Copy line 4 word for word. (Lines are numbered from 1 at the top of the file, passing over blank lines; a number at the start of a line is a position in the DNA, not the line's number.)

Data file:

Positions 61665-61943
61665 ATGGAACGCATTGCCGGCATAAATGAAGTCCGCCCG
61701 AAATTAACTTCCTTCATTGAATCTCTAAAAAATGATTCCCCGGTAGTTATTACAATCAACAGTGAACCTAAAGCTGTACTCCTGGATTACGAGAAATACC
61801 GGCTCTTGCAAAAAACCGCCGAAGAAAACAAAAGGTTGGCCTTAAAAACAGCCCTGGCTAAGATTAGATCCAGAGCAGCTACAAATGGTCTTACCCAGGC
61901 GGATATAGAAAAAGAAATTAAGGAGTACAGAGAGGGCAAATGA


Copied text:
61801 GGCTCTTGCAAAAAACCGCCGAAGAAAACAAAAGGTTGGCCTTAAAAACAGCCCTGGCTAAGATTAGATCCAGAGCAGCTACAAATGGTCTTACCCAGGC